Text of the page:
I took over a thousand photographs in New Zealand. It was an exceedingly photogenic part of the world. However, my trusty Hewlett Packard digital camera is clearly due for replacement. Apart from anything else, it now has a mysterious tiny chip on the lens which has caused a few irritating flaws in some of my pictures. Besides, at Christmas my best and most unexpected present was a cardboard mock-up of a camera from Shirley and our children. Frances had made it . Puzzled, I prised open the back of the fake camera to discover a large wad of cash - sufficient to pay the lion's share of the cost of a new Nikon or Canon digital SLR.
Finding out about cameras available in the current market is like pursuing a degree course in photographic jargon. I just want a great camera with a lens that has reasonable zoom capacity and the ability to take satisfying close-ups - but the explanatory details never cover such simple requirements. Undoubtedly, there are people in the world who have more significant problems to deal with.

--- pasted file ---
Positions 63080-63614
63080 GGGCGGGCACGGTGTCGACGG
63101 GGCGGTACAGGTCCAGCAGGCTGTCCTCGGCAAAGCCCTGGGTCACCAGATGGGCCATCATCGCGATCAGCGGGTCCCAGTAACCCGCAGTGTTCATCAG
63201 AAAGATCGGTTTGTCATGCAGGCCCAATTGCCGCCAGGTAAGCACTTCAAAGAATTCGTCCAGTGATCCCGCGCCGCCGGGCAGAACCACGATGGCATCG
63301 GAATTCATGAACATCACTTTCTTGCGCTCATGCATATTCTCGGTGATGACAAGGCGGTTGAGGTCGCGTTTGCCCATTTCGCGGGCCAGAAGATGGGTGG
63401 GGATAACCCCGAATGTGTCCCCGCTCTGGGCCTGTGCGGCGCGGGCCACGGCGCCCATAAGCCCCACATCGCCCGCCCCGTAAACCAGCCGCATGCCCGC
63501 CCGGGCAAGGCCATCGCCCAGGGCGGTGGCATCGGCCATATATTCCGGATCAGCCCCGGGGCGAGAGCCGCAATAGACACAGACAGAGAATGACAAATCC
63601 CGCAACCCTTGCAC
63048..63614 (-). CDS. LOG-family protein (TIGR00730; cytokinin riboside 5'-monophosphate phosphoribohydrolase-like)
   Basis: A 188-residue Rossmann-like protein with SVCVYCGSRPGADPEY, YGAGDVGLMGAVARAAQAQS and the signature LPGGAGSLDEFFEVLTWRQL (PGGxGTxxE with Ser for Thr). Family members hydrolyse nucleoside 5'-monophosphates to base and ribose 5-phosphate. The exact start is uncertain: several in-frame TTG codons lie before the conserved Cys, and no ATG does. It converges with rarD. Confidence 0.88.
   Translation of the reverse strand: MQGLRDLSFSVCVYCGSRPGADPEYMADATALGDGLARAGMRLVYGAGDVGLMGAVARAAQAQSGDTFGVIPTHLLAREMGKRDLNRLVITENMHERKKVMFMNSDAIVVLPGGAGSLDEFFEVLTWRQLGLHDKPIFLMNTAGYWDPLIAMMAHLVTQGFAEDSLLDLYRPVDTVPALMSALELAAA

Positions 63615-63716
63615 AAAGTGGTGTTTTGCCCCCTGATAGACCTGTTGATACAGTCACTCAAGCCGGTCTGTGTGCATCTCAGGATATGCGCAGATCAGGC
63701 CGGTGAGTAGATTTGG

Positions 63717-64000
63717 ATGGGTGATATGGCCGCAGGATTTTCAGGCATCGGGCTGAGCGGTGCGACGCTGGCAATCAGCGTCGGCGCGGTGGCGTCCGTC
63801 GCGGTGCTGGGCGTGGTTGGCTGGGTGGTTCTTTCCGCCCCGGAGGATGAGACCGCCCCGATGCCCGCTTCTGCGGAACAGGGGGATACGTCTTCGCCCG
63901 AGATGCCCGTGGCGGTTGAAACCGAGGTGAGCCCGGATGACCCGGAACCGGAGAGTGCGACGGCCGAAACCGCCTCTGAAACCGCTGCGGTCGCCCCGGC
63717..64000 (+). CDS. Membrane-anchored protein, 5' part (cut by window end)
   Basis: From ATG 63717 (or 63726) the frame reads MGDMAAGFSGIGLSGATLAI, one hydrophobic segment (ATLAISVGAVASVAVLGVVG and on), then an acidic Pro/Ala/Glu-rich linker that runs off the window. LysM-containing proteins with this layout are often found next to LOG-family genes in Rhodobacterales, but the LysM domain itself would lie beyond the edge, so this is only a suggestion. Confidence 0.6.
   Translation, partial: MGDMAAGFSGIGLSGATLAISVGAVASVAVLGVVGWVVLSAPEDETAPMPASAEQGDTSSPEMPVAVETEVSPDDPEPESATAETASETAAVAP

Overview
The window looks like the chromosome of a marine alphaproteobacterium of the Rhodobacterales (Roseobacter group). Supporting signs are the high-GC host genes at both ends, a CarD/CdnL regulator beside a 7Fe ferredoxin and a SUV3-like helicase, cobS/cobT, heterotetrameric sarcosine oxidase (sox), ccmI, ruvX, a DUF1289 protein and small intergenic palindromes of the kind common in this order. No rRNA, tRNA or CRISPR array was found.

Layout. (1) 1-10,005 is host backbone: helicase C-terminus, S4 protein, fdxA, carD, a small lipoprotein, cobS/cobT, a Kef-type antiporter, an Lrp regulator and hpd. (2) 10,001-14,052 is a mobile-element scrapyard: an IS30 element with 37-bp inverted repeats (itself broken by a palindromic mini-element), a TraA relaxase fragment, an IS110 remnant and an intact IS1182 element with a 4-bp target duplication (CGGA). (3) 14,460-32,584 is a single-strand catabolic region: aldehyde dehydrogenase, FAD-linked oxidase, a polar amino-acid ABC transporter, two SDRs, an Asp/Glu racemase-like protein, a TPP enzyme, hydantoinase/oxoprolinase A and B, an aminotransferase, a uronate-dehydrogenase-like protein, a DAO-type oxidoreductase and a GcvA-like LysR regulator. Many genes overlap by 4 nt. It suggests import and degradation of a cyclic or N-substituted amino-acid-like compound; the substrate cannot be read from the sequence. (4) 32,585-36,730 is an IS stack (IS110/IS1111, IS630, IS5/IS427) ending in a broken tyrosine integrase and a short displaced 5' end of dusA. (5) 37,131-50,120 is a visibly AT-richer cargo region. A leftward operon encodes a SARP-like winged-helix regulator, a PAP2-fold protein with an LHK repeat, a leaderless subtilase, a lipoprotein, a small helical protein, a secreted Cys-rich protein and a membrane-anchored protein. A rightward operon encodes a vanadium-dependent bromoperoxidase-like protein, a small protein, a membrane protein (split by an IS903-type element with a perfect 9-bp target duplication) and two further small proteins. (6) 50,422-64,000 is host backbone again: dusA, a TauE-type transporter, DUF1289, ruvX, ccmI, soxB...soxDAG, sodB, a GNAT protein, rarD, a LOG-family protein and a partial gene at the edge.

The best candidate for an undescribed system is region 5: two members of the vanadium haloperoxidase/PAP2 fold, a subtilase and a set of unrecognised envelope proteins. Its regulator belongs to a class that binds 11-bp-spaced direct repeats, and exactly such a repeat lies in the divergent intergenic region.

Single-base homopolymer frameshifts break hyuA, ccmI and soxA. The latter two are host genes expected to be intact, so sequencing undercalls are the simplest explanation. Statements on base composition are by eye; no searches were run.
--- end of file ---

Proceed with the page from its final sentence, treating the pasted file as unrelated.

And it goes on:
Anyway, I have spent a three or four hours sifting pictures from my NZ collection to add to Google Earth. It can take a while because of the need to find accurate picture locations within the Panoramio mapping facility. While in the "land of the long white cloud", I was drawn to tatty or empty buildings that spoke of earlier times when New Zealand settlers arrived slowly by boat and were then very disconnected from the world they had left behind. Very different from today with air travel, television, telephones and the internet - facilities that in a real sense have made our planet shrink into manageable and sadly less mysterious proportions: